An Honest Look at Urban Schools
Published in 2014
Throughout the 1994-95 school year Lloyd Lofthouse, a veteran high school English and Journalism teacher teaching in a rough "inner city" type of environment in California, kept a daily journal of his experiences. Finally, he worked them up into this book.
First, I think that I need to tell you that I am a 25 year teacher and I have spent 15 of those 25 years teaching in what some would euphemistically call "urban" schools. I also agree with Lofthouse's comments about so-called education reform and fads in education like the self-esteem movement. For those reasons I found this book to be compelling - I simply flew right through it.
The book is mostly a set of journal entries with the occasional expanded commentary and, rarely, a reference to an article or a study about education. The way the book is set up is its greatest strength and its greatest weakness. The book rolls along day after day just like a real school year does - unrelenting, seemingly unending yet with never enough time. Each class has its own distinct personality, some kids improve but most bad students just remain, sadly, bad students. Quite simply, he nails the day-to-day grind of teaching.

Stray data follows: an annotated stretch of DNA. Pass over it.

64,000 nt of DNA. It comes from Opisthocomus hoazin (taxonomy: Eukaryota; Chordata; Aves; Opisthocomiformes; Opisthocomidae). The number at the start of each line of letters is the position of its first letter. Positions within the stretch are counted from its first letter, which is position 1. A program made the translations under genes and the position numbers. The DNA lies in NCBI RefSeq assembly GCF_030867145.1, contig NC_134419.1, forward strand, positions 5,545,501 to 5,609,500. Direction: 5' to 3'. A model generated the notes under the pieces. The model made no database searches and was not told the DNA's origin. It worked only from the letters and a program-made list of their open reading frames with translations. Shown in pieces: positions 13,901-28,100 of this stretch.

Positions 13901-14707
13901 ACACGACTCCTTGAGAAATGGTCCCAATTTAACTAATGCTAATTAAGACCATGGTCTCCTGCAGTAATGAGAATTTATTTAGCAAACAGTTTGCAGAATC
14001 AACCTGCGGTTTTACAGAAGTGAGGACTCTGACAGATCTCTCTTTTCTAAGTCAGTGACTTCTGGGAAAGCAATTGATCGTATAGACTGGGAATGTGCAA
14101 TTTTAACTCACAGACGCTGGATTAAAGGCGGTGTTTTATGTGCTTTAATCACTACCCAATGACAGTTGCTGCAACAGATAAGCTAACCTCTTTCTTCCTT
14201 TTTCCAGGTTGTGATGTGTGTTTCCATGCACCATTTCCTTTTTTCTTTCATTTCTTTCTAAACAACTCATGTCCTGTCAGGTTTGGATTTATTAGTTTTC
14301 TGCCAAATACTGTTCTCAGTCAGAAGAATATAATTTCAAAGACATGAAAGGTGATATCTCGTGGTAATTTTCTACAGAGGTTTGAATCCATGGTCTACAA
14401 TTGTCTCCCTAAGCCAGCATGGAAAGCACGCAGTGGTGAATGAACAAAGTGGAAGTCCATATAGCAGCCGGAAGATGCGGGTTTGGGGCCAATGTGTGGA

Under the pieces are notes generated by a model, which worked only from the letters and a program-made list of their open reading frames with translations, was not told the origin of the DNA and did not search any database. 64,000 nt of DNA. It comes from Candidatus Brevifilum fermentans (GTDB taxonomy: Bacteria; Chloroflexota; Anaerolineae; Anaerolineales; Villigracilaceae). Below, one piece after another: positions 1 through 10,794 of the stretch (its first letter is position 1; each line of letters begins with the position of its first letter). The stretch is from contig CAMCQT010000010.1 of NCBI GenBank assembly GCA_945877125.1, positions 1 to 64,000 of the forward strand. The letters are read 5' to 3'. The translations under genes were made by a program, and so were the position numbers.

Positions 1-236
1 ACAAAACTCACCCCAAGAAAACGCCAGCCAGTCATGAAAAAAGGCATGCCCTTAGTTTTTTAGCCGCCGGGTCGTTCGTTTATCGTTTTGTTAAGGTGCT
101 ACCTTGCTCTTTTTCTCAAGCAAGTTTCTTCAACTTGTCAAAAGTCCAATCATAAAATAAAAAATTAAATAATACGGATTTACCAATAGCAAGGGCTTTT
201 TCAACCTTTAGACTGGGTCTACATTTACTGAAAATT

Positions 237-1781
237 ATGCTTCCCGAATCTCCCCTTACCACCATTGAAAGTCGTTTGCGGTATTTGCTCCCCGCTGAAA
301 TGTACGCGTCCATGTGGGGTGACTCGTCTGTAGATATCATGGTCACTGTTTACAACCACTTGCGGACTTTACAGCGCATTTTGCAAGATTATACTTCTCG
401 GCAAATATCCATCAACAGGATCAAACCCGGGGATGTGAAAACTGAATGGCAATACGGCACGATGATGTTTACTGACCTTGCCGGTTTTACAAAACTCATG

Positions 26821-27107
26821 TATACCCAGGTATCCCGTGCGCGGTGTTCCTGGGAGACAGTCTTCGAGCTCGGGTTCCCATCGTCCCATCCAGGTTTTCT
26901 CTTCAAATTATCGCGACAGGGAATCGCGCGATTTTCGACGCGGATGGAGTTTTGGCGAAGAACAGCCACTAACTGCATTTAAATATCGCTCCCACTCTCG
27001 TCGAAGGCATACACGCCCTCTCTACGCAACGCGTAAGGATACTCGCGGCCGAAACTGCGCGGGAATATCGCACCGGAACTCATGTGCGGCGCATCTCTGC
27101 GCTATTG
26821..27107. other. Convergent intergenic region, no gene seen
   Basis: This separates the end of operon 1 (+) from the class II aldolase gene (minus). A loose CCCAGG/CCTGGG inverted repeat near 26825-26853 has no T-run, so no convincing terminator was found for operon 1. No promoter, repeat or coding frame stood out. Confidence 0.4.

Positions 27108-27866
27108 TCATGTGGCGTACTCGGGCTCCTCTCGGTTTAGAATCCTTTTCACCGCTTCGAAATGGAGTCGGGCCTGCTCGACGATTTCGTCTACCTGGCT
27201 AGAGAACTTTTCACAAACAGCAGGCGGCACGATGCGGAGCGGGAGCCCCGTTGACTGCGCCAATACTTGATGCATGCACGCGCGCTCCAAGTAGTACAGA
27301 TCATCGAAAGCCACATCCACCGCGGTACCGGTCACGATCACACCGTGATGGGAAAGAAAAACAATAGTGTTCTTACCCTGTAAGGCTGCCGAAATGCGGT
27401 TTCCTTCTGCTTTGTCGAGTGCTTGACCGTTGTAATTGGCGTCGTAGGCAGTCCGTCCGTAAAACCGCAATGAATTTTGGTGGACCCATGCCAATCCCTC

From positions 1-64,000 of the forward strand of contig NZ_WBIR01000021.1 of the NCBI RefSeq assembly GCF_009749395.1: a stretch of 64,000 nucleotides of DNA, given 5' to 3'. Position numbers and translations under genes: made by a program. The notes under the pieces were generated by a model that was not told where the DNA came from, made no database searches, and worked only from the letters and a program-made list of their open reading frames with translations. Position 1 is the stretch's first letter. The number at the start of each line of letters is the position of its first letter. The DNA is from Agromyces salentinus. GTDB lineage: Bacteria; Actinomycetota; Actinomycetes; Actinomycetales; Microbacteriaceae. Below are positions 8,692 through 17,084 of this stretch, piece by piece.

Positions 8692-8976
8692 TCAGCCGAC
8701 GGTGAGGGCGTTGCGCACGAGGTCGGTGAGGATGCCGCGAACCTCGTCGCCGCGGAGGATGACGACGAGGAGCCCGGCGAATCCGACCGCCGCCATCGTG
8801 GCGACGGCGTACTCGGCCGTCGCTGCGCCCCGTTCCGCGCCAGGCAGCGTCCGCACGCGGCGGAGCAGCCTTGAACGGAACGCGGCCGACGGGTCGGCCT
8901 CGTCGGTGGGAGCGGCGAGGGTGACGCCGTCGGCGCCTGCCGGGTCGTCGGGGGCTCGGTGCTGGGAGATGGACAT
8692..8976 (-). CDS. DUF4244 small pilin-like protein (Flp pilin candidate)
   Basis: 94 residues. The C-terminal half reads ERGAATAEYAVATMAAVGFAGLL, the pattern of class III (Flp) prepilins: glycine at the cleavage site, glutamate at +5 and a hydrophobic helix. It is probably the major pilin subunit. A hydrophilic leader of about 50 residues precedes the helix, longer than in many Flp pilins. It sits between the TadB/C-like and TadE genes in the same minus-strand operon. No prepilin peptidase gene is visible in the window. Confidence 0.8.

But, the lack of elaboration on the school, its students, its staff hurts the book. Lofthouse leaves out almost all details about his family. When he mentions he has a wife I was shocked. When he mentions his son at the end of the book I was even more shocked. The home vs. work balancing act is a tough one for most teachers and deserves a lot of exploration.
Lofthouse's commentary on district-level administration and the way they forget what it is like in the classroom is dead-on correct. I would have loved to have read what Lofthouse thought about some of the new trends in education like Common Core.
Lofthouse's confession that he found himself attracted to one of his students makes for uncomfortable reading. Thankfully, he never acted on those feelings but it leaves an taint on the book.
Despite that, this book is one of the very few serious descriptions that I have read about education in the real world by a real teacher with real students over the long haul. That makes it worth reading.
Note: I was sent a copy of this book at no cost in exchange for an honest review.
I rate this book 4 stars out of 5.
This book can be found on Amazon.com here: Crazy is Normal: a classroom exposé
Reviewed on October 28, 2014
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